We now have our feature-expanded data and points for which we want point estimates always appearing in the form of $\phi(\boldsymbol{x})^T \boldsymbol{V}_0 \phi(\boldsymbol{x'})$$\boldsymbol{x}'$ is just another point $\boldsymbol{x}_i$ either in the data set or for which we want to estimate $y_*$. From now on, $\kappa(x, x') = \phi(\boldsymbol{x})^T \boldsymbol{V}_0 \phi(\boldsymbol{x'})$ will be called a covariance or kernel function. Since the prior’s covariance $\boldsymbol{V}_0$ is positive semi-definite (as any covariance matrix), we can write

$\kappa(\boldsymbol{x}, \boldsymbol{x}') = \phi(\boldsymbol{x})^T (\boldsymbol{V}_0^{1/2})^T(\boldsymbol{V}_0^{1/2})\phi(\boldsymbol{x}')=\psi(\boldsymbol{x})^T\psi(\boldsymbol{x}')$

where $\psi(\boldsymbol{x})=\boldsymbol{V}_0^{1/2}\phi(\boldsymbol{x'})$. Using $\kappa(\boldsymbol{x}, \boldsymbol{x}')$ and assuming a prior of $\boldsymbol{I}$, $\boldsymbol{\beta}_N$ and $\sigma_N^2(\boldsymbol{x}_*)$ then take a new shape in the predictor posterior of a Gaussian Process:

$\boldsymbol{\beta}_N =K_*( \sigma_{\epsilon}^2\boldsymbol{I} + K)^{-1}\boldsymbol{y}$
$\sigma_N^2(\boldsymbol{x}_*) = k_{**}-\boldsymbol{k}_*(\sigma_{\epsilon}^2\boldsymbol{I}+K)^{-1}\boldsymbol{k}_*^T$

where $K = \kappa(\boldsymbol{\phi}_X,\boldsymbol{\phi}_X)$, $\boldsymbol{k}_* = \kappa(\boldsymbol{\phi}_*,\boldsymbol{\phi}_X)$ and $k_{**} = \kappa(\boldsymbol{\phi}_*,\boldsymbol{\phi}_*)$. Now the features of the data are absorbed within the inner-products between observed $\boldsymbol{x}$‘s and or for $\boldsymbol{x}_*$, so we can add as many features as we want without impacting the dimensions of the matrix we will have to invert. Also, after this transformation, instead of $\boldsymbol{\beta}_N$ and $\sigma_N^2(\boldsymbol{x}_*)$ representing the mean and covariance between model parameters, they represent the mean and covariance of and among data points and/or points for which we want to get point estimates. The parameter posterior from Bayesian OLR would now be used to sample the values of $y_*$ directly instead of model parameters. And now we have a Gaussian Process with which to estimate $y_*$. For plots of samples of $\boldsymbol{y}_*$ from the prior and from the predictive posterior, of the mean plus or minus the error variances, and of models with different kernel parameters, see figures at the end of the post.

## Kernel (or Covariance) matrices

The convenience of having $\boldsymbol{\beta}_N$ and $\sigma_N^2(\boldsymbol{x}_*)$ written in terms of $\kappa(\cdot, \cdot)$, is that $\kappa$ does not have to represent simply a matrix-matrix or vector-matrix multiplication of $\boldsymbol{X}$ and $\boldsymbol{x}_*$. In fact, function $\kappa$ can be any function that corresponds to an inner-product after some transformation from $\boldsymbol{x}\rightarrow\phi(\boldsymbol{x})$, which will necessarily return a positive semi-definite matrix and therefore be a valid covariance matrix. There are several kernels (or kernel functions or kernel shapes) available, each accounting in a different way for the nearness or similarity (at least in Gaussian Processes) between values of $x_i$:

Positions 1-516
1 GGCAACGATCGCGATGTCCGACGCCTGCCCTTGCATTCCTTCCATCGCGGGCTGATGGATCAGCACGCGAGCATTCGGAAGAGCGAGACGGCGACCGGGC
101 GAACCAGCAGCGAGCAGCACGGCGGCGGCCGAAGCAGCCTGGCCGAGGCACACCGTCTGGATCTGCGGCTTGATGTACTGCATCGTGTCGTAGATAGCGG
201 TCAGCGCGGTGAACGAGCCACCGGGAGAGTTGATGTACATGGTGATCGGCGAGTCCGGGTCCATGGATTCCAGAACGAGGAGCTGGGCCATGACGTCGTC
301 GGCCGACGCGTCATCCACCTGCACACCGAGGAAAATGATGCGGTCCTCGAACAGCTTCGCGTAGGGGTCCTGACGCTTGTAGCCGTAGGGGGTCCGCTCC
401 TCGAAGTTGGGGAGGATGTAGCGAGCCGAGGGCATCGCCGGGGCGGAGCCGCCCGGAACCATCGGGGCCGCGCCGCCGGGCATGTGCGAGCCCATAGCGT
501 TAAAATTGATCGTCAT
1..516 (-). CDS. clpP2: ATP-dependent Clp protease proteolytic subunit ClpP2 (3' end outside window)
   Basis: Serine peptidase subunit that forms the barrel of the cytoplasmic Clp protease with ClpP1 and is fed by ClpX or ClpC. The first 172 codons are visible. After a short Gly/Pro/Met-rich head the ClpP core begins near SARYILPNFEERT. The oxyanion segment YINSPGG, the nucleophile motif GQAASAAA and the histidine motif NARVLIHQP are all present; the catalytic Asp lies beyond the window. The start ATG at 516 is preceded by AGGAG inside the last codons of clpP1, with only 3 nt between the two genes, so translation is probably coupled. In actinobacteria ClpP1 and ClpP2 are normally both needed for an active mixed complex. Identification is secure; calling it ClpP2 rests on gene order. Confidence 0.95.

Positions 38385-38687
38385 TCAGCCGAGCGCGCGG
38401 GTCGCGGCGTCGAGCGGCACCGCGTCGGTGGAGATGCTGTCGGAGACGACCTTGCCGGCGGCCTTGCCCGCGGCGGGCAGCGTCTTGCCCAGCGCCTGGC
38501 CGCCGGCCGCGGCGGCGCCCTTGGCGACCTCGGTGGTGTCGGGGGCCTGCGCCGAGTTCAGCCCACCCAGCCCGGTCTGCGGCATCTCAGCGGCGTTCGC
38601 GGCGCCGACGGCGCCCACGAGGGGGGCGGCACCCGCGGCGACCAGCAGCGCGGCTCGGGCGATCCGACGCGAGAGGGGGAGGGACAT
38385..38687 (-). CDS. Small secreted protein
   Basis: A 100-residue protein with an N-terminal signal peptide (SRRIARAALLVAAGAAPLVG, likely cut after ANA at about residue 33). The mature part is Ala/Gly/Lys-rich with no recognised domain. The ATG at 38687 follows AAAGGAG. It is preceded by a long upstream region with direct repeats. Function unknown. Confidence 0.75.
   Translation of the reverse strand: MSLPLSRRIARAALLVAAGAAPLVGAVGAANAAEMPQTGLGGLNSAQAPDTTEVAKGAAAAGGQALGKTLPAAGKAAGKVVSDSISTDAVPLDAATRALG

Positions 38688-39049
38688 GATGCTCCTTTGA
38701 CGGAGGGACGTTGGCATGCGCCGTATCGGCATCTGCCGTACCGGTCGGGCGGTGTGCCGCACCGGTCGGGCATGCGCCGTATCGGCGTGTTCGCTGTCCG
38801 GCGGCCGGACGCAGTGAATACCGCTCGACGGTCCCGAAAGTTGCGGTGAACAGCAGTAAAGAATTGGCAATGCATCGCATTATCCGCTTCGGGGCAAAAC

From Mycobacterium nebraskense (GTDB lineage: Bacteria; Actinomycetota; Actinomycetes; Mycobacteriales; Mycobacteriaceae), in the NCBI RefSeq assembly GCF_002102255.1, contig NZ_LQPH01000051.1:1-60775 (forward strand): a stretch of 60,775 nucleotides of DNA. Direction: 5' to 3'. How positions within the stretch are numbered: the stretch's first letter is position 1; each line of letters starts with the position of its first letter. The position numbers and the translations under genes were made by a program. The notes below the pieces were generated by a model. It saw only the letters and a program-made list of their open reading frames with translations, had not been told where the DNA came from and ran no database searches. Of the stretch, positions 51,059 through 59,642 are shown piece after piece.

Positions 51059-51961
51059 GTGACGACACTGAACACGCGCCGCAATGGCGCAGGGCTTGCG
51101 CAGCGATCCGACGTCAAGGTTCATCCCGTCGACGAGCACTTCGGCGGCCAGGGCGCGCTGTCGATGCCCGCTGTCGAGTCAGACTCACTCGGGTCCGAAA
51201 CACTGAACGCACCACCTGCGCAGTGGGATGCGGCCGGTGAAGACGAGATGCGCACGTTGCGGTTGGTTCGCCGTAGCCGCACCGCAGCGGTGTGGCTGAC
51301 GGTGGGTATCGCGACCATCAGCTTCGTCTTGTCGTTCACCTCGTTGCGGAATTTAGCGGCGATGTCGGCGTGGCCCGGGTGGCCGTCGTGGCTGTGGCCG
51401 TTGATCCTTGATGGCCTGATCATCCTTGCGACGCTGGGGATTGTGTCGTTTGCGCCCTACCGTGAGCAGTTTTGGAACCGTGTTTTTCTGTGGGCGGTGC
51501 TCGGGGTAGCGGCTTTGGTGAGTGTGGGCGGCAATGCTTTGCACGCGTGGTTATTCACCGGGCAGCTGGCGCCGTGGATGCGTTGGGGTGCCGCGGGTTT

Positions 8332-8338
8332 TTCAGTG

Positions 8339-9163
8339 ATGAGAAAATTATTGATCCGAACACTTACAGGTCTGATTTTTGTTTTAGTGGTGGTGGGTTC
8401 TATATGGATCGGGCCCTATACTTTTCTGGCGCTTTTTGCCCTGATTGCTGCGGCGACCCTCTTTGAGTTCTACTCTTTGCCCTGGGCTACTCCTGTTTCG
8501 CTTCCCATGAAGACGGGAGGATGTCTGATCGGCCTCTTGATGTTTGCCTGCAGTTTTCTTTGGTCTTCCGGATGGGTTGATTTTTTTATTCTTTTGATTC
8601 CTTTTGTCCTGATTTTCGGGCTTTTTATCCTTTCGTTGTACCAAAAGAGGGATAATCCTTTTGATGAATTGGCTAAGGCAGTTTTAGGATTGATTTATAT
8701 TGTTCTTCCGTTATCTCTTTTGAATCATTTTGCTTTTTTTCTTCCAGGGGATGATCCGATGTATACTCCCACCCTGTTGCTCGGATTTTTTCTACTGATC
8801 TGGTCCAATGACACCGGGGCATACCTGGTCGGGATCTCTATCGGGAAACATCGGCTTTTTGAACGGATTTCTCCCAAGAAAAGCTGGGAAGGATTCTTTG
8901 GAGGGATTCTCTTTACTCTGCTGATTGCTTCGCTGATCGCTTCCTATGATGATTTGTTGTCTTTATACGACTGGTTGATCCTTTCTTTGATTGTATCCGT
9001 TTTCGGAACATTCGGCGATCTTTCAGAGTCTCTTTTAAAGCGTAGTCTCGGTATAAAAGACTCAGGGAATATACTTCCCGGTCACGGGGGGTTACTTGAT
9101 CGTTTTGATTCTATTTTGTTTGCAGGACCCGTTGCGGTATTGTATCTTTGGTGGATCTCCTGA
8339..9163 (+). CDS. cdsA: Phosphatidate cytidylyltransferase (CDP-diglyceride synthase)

• the linear kernel: $\kappa(\boldsymbol{x}, \boldsymbol{x}') = \boldsymbol{x}^T\boldsymbol{x}'$. This kernel is used when trying to fit a line going through the origin.
• the polynomial kernel: $\kappa(\boldsymbol{x}, \boldsymbol{x}') = (1 + \boldsymbol{x}^T\boldsymbol{x}')^d$, where d is the dimension of the polynomial function. This kernel is used when trying to fit a polynomial function (such as the fourth order polynomial in the blog post about Bayesian OLR), and
• the Radial Basis Function, or RBF (aka Squared Exponential, or SE), $\kappa(\boldsymbol{x}, \boldsymbol{x}') = e^{-\frac{||\boldsymbol{x}-\boldsymbol{x}'||^2}{2\sigma_{RBF}^2}}$, where $\sigma_{RBF}$ is a kernel parameter denoting the characteristic length scale of the function to be approximated. Using the RBF kernel is equivalent to adding an infinite (!) number of features the data, meaning $\phi(\boldsymbol{x})=(1, x_1, ..., x_d, x_1x_2, x_1x_3,..., x_{d-1}x_d, x_1x_2x_3, ...)^T$.

But this is all quite algebraic. Luckily, there is a more straight-forward derivation shown next.

## Succinct derivation of Gaussian Processes from functional space.

Most regression we study in school is a way of estimating the parameters $\boldsymbol{\beta}$ of a model. In Bayesian OLR, for example, we have a distribution (the parameter posterior) from which to sample model parameters. What if we instead derived a distribution from which to sample functions themselves? The first (and second and third) time I heard about the idea of sampling functions I thought right away of opening a box and from it drawing exponential and sinusoid functional forms. However, what is meant here is a function of an arbitrary shape without functional form. How is this possible? The answer is: instead of sampling a functional form itself, we sample the values of $y_*=f(\boldsymbol{x}_*)$ at discrete points, with a collection of $\boldsymbol{y}_i$ for all $\boldsymbol{x}_i$ in our domain called a function $\boldsymbol{f}$. After all, don’t we want a function more often than not solely for the purpose of getting point estimates and associated errors for given values of $\boldsymbol{x}_*$?